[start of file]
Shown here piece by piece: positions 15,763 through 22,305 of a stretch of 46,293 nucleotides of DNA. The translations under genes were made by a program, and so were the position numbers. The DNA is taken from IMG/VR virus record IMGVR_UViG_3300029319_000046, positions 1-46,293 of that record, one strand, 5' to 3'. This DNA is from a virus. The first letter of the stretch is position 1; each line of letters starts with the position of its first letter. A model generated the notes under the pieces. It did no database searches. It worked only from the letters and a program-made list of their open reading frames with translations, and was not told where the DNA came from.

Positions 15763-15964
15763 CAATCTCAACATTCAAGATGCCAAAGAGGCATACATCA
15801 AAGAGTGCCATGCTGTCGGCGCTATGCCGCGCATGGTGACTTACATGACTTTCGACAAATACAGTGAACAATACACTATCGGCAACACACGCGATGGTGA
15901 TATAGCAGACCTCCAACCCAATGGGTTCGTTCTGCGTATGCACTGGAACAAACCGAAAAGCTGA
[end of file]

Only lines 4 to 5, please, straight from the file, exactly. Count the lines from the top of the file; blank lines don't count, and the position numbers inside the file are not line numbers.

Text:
15801 AAGAGTGCCATGCTGTCGGCGCTATGCCGCGCATGGTGACTTACATGACTTTCGACAAATACAGTGAACAATACACTATCGGCAACACACGCGATGGTGA
15901 TATAGCAGACCTCCAACCCAATGGGTTCGTTCTGCGTATGCACTGGAACAAACCGAAAAGCTGA